The area around Asti – in the Piedmont region of Italy – is most famous for its sparkling and semi-sparkling wines, notably Asti, which until 1994 was known as Asti Spumante (immortalized with the rhyme “pop off the top, and rock with my posse” for you denizens of late-1980s Hip Hop), a sparkling white which is served as an easy-going and inexpensive celebratory wine.
Nearly eighty percent of all Asti produced is exported, primarily to the German and American markets (where I certainly hope that retro dance clubs have it on the menu, and Candyman on the turntable. That’s right – turntable.). Asti’s more sophisticated cousin, Moscato d’Asti is slightly sparkling, as opposed to the fully bubbly Asti, and is generally produced by smaller vineyards with an eye toward quality. For this reason, Moscato d’Asti is pricier than Asti, though in many cases, it is still a good value at $15 to $20 for 350ml.
In addition to Moscato d’Asti, Piedmont produces four other aromatic, sweet wines; three reds (the sparkling Brachetto d’Acqui, and the two semi-sparkling: Malvasia Rossa di Casorzo, and Malvasia di Castelnuovo Don Bosco), as well as one additional white, Loazzolo, which is also produced from Moscato grapes, but is a still wine.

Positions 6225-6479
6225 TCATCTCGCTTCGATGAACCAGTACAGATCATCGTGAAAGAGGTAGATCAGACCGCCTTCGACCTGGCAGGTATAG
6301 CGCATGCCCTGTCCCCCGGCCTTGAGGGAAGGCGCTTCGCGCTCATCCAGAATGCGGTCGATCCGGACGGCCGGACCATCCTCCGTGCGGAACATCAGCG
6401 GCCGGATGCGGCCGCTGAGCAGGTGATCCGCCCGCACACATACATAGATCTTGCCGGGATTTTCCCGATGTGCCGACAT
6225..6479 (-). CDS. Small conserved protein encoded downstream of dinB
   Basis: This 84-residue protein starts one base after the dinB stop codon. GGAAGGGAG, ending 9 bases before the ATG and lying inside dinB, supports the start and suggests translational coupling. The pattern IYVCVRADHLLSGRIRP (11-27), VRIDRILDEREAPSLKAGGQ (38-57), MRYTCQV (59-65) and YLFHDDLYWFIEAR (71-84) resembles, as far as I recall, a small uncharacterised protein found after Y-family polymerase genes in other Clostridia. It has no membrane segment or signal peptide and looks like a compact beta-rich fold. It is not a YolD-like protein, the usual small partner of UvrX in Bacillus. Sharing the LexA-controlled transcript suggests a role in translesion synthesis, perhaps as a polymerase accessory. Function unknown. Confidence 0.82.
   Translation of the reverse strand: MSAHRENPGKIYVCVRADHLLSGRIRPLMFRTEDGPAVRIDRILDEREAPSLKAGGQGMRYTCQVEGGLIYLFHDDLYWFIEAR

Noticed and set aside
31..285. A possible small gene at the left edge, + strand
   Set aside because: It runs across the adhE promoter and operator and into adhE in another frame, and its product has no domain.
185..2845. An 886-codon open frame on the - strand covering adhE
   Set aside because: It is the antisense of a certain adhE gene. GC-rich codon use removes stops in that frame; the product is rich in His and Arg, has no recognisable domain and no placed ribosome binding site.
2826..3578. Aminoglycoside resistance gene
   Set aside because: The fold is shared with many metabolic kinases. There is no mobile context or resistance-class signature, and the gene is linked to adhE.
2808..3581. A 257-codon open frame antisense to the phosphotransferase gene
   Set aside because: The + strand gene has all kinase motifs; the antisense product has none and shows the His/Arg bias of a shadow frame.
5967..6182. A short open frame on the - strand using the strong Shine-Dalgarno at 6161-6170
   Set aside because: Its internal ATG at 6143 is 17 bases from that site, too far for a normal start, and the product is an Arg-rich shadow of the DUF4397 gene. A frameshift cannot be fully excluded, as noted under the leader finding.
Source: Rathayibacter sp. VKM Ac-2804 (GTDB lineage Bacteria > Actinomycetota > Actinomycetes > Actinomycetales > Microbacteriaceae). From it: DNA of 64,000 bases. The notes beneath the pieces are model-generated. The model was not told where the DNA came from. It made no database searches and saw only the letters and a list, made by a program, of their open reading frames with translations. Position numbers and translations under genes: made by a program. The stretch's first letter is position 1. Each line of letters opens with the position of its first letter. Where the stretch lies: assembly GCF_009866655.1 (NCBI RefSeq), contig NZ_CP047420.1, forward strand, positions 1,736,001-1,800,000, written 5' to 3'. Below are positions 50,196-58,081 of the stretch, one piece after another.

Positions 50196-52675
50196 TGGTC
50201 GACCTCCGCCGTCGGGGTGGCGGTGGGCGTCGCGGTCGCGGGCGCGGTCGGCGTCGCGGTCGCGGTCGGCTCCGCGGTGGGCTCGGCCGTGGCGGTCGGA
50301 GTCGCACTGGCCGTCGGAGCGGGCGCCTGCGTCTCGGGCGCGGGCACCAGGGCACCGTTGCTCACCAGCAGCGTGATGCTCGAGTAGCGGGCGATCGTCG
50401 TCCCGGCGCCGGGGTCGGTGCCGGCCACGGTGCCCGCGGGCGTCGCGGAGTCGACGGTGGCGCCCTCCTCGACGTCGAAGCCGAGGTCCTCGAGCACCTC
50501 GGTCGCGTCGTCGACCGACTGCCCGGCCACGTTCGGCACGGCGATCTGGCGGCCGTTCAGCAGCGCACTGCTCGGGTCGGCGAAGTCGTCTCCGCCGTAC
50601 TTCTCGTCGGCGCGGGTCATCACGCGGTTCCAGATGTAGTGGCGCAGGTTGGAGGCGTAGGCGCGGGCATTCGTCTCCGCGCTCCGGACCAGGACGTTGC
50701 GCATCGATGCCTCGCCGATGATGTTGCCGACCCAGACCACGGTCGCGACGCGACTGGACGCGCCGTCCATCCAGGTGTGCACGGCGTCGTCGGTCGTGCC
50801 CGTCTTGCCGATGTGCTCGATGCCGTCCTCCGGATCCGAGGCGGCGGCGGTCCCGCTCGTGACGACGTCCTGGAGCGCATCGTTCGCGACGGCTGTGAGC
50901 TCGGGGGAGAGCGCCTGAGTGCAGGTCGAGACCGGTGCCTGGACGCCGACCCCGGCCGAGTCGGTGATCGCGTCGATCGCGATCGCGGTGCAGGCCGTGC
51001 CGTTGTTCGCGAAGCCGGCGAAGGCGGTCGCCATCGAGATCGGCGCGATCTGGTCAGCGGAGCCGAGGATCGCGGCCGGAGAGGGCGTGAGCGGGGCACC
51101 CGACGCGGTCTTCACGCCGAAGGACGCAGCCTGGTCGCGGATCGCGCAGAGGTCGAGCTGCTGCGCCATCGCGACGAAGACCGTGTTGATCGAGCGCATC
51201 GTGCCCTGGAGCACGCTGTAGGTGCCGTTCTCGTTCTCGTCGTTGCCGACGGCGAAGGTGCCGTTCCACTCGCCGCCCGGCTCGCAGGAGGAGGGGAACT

Starting around 1985, another quality wine began to emerge from Asti’s hills: Barbera d’Asti, an early-ripening (as compared with Nebbiolo), yet well-structured red that, when yields are kept small, provided an alternative to the more famous Nebbiolo-based wines of Piedmont (Barolo and Barbaresco). Though Barbera had been widely planted in Piedmont (since at least 1799), as well as southern Italy, Argentina, Australia, and California, it had been used primarily for blending until 1985 when Giacomo Bologna began producing distinctive wine solely of Barbera at his Braida estate.